Our comprehensive analysis indicates that Norway potentially disposes of the largest quantity of nylon nets in Europe. Combined with its Nordic neighbors, this region could account for over 40% of the market share in nylon net disposal. This significant figure underscores the critical need for focused recycling initiatives in the Nordic region to address and mitigate environmental impacts.

On the other hand, Southern Europe, driven by robust partnerships and diverse fishing practices, emerges as another critical player in the nylon net recycling arena. This region, including could command more than 50% of the market share of the recycled nylon from fishing nets in Europe. This region benefits from a mix of vessel sizes—from large purse seiners operating across three oceans to smaller, medium-sized boats frequenting both the Atlantic and the Mediterranean.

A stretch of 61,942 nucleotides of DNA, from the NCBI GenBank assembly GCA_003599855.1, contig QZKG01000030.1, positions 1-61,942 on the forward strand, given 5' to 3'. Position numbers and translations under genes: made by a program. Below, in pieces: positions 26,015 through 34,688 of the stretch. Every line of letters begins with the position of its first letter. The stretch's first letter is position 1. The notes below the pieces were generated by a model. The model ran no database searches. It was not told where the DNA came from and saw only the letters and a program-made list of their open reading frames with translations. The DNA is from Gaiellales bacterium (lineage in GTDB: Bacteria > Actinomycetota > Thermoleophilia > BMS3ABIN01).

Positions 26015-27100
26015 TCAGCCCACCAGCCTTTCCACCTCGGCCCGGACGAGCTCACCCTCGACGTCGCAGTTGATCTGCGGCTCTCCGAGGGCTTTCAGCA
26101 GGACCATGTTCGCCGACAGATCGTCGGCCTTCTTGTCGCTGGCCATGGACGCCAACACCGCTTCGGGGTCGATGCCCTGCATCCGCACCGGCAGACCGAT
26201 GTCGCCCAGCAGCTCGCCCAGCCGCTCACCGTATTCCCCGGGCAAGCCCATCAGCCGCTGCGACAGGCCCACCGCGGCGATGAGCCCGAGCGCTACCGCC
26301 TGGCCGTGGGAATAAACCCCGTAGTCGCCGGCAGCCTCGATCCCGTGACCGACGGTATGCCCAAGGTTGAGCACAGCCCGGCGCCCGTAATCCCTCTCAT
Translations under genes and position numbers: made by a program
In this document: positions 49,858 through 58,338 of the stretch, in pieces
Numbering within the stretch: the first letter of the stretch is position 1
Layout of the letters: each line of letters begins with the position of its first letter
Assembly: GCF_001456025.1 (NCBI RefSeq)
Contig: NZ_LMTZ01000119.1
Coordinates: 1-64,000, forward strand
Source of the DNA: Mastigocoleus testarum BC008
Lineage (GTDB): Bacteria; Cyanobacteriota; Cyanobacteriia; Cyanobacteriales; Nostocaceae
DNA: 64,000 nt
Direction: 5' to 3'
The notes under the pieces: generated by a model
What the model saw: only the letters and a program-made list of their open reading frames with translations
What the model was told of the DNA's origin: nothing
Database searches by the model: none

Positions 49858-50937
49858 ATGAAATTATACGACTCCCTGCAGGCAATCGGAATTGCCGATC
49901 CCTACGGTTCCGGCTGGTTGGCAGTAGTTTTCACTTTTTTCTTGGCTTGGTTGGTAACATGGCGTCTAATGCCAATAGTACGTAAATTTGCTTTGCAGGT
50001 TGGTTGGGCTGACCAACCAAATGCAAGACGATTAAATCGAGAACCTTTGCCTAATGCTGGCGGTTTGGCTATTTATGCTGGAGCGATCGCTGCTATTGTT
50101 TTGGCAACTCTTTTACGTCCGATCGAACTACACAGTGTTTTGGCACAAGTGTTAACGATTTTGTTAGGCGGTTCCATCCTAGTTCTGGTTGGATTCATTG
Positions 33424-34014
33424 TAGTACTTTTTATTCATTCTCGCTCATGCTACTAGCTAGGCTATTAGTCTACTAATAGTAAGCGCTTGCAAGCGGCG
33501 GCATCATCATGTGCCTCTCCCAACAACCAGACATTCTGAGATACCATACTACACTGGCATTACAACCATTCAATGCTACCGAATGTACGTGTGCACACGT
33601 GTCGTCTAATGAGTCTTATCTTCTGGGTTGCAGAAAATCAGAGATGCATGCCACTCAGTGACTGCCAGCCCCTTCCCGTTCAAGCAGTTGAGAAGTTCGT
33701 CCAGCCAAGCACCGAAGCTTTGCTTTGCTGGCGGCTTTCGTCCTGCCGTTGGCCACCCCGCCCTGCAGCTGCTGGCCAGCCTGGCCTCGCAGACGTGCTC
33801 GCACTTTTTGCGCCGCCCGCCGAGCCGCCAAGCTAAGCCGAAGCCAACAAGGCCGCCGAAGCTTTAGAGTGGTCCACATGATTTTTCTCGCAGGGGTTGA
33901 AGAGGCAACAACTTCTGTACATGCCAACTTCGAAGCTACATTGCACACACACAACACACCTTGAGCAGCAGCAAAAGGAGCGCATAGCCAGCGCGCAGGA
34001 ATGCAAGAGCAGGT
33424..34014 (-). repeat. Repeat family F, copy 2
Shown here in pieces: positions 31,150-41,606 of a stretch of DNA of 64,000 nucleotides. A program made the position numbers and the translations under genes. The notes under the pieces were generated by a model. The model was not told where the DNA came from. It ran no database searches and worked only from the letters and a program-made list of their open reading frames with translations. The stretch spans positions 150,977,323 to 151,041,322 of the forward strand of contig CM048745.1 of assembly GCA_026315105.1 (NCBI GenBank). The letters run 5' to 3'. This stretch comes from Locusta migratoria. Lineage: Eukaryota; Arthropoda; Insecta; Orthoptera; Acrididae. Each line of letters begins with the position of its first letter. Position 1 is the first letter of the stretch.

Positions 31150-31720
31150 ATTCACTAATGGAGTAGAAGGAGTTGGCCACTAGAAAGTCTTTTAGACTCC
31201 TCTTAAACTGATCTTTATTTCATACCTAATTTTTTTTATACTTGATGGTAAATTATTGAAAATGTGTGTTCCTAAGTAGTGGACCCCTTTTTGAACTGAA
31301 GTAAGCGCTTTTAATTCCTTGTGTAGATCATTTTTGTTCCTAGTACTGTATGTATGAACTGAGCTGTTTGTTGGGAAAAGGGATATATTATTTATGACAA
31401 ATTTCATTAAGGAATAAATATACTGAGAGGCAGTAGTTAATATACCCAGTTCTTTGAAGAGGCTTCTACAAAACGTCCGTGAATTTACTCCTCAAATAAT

Spain, in particular, stands out within this block. It uniquely combines extensive operations of large purse seiners with the localized, smaller scale fishing activities, positioning it as a pivotal country for recycling initiatives. Spain’s dual operational scope presents an opportunity to implement comprehensive recycling strategies that cater to both high-volume and community-based recycling needs.

Strategic Recommendations

  1. Targeted Recycling Initiatives: Focus on developing tailored recycling programs in Norway and Spain, leveraging their significant share of the nylon net market. These programs should address the specific types of fishing operations and gear used in these countries to maximize efficiency and impact.